Yesterday morning, at 11:15, Jacqueline Kennedy started toward the grave. She came out from under the north portico of the White House and slowly followed the body of her husband, which was in a flag-covered coffin that was strapped with two black leather belts to a black caisson that had polished brass axles. She walked straight and her head was high. She walked down the bluestone and blacktop driveway and through shadows thrown by the branches of seven leafless oak trees. She walked slowly past the sailors who held up flags of the states of this country. She walked past silent people who strained to see her and then, seeing her, dropped their heads and put their hands over their eyes. She walked out the northwest gate and into the middle of Pennsylvania Avenue. She walked with tight steps and her head was high and she followed the body of her murdered husband through the streets of Washington.
Everybody watched her while she walked. She is the mother of two fatherless children and she was walking into the history of this country because she was showing everybody who felt old and helpless and without hope that she had this terrible strength that everybody needed so badly. Even though they had killed her husband and his blood ran onto her lap while he died, she could walk through the streets and to his grave and help us all while she walked.
There was Mass, and then the procession to Arlington. When she came up to the grave at the cemetery, the casket already was in place. It was set between brass railings and it was ready to be lowered into the ground. This must be the worst time of all, when a woman sees the coffin with her husband inside and it is in place to be buried under the earth. Now she knows that it is forever. Now there is nothing. There is no casket to kiss or hold with your hands. Nothing material to cling to. But she walked up to the burial area and stood in front of a row of six green-covered chairs and she started to sit down, but then she got up quickly and stood straight because she was not going to sit down until the man directing the funeral told her what seat he wanted her to take.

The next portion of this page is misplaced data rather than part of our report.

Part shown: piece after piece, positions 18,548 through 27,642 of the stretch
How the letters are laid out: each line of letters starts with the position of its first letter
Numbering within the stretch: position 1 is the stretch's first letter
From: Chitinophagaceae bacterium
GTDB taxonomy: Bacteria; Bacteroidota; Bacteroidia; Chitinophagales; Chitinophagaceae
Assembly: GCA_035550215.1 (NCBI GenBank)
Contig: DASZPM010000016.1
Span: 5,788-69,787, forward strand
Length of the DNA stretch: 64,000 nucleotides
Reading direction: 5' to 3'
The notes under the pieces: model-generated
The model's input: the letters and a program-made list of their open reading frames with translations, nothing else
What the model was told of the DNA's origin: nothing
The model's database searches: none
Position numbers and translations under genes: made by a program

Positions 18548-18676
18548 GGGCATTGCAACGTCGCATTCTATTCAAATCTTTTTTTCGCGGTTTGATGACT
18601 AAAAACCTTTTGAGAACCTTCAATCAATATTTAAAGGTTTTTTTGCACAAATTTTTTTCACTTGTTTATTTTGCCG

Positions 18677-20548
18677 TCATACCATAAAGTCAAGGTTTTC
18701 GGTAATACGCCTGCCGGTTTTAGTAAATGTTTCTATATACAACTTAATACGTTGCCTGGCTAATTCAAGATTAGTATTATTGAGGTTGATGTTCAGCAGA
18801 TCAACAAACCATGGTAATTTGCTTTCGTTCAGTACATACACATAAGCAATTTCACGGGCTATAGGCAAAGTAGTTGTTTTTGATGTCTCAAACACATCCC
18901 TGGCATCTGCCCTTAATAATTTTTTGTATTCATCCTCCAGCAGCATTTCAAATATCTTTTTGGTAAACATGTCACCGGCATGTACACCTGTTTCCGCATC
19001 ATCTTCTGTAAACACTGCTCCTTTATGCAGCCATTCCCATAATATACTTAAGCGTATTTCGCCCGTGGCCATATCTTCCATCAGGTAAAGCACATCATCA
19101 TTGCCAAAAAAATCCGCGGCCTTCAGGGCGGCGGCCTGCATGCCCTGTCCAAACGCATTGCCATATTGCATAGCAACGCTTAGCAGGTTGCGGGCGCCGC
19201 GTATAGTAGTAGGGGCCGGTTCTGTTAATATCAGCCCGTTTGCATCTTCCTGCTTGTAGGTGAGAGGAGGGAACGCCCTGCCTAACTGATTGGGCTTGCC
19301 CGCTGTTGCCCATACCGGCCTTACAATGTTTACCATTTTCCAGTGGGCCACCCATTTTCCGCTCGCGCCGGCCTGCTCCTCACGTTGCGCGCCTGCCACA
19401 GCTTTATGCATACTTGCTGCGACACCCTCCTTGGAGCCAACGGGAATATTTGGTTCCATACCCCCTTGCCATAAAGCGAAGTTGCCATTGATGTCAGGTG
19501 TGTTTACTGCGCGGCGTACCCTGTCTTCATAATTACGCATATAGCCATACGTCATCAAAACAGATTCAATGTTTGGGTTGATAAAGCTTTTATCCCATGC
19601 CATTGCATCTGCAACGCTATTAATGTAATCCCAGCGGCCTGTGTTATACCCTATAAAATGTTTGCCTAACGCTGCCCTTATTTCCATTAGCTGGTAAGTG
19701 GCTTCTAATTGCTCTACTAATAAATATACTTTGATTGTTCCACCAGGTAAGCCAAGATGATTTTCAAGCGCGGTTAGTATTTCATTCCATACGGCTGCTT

The ceremonies began, with jet planes roaring overhead and leaves falling from the sky. On this hill behind the coffin, people prayed aloud. They were cameramen and writers and soldiers and Secret Service men and they were saying prayers out loud and choking. In front of the grave, Lyndon Johnson kept his head turned to his right. He is president and he had to remain composed. It was better that he did not look at the casket and grave of John Fitzgerald Kennedy too often. Then it was over and black limousines rushed under the cemetery trees and out onto the boulevard toward the White House. “What time is it?” a man standing on the hill was asked. He looked at his watch. “Twenty minutes past three,” he said.
Clifton Pollard wasn’t at the funeral. He was over behind the hill, digging graves for $3.01 an hour in another section of the cemetery. He didn’t know who the graves were for. He was just digging them and then covering them with boards. “They’ll be used,” he said. “We just don’t know when. I tried to go over to see the grave,” he said. “But it was so crowded a soldier told me I couldn’t get through. So I just stayed here and worked, sir. But I’ll get over there later a little bit. Just sort of look around and see how it is, you know. Like I told you, it’s an honor.”